Think pearl harbor and 911 two weeks apart multiply

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Employment Law for Human Resource Practice
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Chapter 16 / Exercise 2
Employment Law for Human Resource Practice
Walsh
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Think Pearl Harbor and 9/11 two weeks apart. Multiply this by a bunch of times, and, by 1860, the people want a solution, dammit. There was a lot of tension and stress about this conflict. People wanted something to happen once and for all. “Let’s get it over with.” Bloodshed is better than all this waiting. This attitude was created in the 1850s. Uncle Tom’s Cabin One of the major 1850s events was the publication of the novel Uncle Tom’s Cabin by Harriet Beecher Stowe in 1852. This book was a ridiculous best-seller. It sold more than anything other than the Bible. It was really well-sold in England. Uncle Tom is the hero of the book, even though we use it pejoratively today. The point was that even a man as good as Uncle Tom is abused because he’s a slave. Uncle Tom is mistreated in every way possible by the villain slaveowner, since the point was “slavery bad”. This put pictures of slavery in people’s minds, especially in the North. It made people think “slave === Uncle Tom”, “fugitive slave === mother protecting her baby”. It made people sensitive about slavery. You got a whole generation of northerners more sensitive to the evils of slavery (it was banned in the South). Kansas-Nebraska Act After people calmed down a bit from the whole Uncle Tom’s Cabin thing, the Kansas-Nebraska Act happened. The Kansas and Nebraska territories were part of the Louisiana purchase and north of the 36-30 line. In 1854, there was a big push to make a railroad that would go across the continent. The eastern US had railroads, so people just had to link up to those railroads. Senator Douglas, the chairman of the Senate Committee on Territories, was one of the guys that got the Compromise of 1850 through. Douglas argued that the new railroad should go through Chicago because it had the Great Lakes and the Mississippi River. Chicago would become a big commercial hub. Douglas wanted Chicago, but a bunch of other Senators weren’t happy with this idea because they wanted their own cities. A lot of the Chicago opposition came from Southern senators, who wanted the railroad to come through the slave states. Eventually, Douglas worked out a deal with some Southern senators. They said they’d go along with Chicago, but they wanted the 36-30 line repealed. Douglas was willing to go with that, since he though that southern slave crops can’t be grown up there, so it doesn’t matter whether there’s a line or not. He thought the repeal was “throwing a bone to a dog”. So, he got the repeal, and Douglas created a bit of a fix to some opposition to his plan. He created two new territories, Kansas and Nebraska, which would both decide on slavery for themselves. Douglas got all his changes passed in 1854. This ticked off a bunch of northerners because they thought of the Kansas-Nebraska area as “theirs”. These northerners were worried that slaveowners 4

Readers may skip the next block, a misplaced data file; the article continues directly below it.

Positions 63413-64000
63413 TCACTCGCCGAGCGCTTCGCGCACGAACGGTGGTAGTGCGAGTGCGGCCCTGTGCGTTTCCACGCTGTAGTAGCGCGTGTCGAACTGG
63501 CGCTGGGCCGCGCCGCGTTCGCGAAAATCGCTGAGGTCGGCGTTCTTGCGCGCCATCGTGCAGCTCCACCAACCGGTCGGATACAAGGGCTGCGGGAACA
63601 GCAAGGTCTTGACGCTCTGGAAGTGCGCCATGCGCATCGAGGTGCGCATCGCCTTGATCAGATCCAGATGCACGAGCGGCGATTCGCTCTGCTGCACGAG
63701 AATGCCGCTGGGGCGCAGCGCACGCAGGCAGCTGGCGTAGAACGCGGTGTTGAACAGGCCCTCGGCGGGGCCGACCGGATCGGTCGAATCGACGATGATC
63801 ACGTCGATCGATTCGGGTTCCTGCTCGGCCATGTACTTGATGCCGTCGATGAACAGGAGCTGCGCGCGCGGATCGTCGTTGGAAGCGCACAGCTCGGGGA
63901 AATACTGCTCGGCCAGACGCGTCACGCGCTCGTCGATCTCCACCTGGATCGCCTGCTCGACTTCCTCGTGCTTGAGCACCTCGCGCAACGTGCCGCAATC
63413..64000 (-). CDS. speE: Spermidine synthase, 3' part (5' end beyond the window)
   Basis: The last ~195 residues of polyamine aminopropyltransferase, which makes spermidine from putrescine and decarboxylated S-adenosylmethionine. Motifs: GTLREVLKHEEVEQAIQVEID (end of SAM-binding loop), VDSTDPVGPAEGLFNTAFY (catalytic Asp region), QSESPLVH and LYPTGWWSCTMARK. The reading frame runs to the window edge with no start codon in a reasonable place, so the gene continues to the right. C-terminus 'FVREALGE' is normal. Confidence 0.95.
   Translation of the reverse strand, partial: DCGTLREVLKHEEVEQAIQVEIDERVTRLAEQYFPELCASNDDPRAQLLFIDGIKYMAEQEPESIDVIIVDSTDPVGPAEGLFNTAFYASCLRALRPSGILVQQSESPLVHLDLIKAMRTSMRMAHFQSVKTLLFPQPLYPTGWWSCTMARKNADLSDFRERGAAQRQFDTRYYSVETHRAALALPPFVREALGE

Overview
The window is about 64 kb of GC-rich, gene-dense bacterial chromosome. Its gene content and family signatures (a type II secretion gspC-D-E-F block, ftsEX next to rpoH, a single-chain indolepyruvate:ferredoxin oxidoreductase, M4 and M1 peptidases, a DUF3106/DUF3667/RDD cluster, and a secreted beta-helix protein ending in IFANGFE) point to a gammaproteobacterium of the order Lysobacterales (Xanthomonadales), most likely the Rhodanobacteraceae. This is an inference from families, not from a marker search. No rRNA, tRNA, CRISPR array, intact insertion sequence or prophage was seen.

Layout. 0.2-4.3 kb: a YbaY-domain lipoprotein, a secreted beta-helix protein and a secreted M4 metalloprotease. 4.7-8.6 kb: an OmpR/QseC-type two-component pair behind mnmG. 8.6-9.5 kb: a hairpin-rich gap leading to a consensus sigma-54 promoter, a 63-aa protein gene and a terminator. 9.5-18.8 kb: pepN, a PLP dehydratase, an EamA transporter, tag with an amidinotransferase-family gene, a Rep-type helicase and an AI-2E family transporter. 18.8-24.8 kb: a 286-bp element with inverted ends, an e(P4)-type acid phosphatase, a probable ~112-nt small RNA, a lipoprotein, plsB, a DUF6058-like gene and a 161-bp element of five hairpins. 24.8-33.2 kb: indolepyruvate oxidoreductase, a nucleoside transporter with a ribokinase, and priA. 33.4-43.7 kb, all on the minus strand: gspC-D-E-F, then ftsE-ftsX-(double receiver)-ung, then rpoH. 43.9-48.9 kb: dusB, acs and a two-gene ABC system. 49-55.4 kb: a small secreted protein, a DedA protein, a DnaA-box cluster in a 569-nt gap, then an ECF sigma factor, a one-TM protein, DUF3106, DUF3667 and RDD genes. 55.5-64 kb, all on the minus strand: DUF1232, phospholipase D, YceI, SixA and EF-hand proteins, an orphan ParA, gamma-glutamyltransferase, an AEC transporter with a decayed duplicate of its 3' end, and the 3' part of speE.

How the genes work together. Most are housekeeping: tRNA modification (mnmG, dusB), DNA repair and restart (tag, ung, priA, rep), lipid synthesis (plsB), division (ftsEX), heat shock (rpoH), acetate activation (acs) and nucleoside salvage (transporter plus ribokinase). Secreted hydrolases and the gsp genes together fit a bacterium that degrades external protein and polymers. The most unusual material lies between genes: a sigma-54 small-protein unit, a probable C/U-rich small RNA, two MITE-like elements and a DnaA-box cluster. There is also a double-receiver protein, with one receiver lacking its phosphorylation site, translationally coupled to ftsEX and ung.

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Employment Law for Human Resource Practice
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Chapter 16 / Exercise 2
Employment Law for Human Resource Practice
Walsh
Expert Verified
would take everything over. The northerners didn’t like that they’d be losing control of their own backyard. They didn’t want to compete with slaves for jobs, and a bunch of other stuff. Northerners

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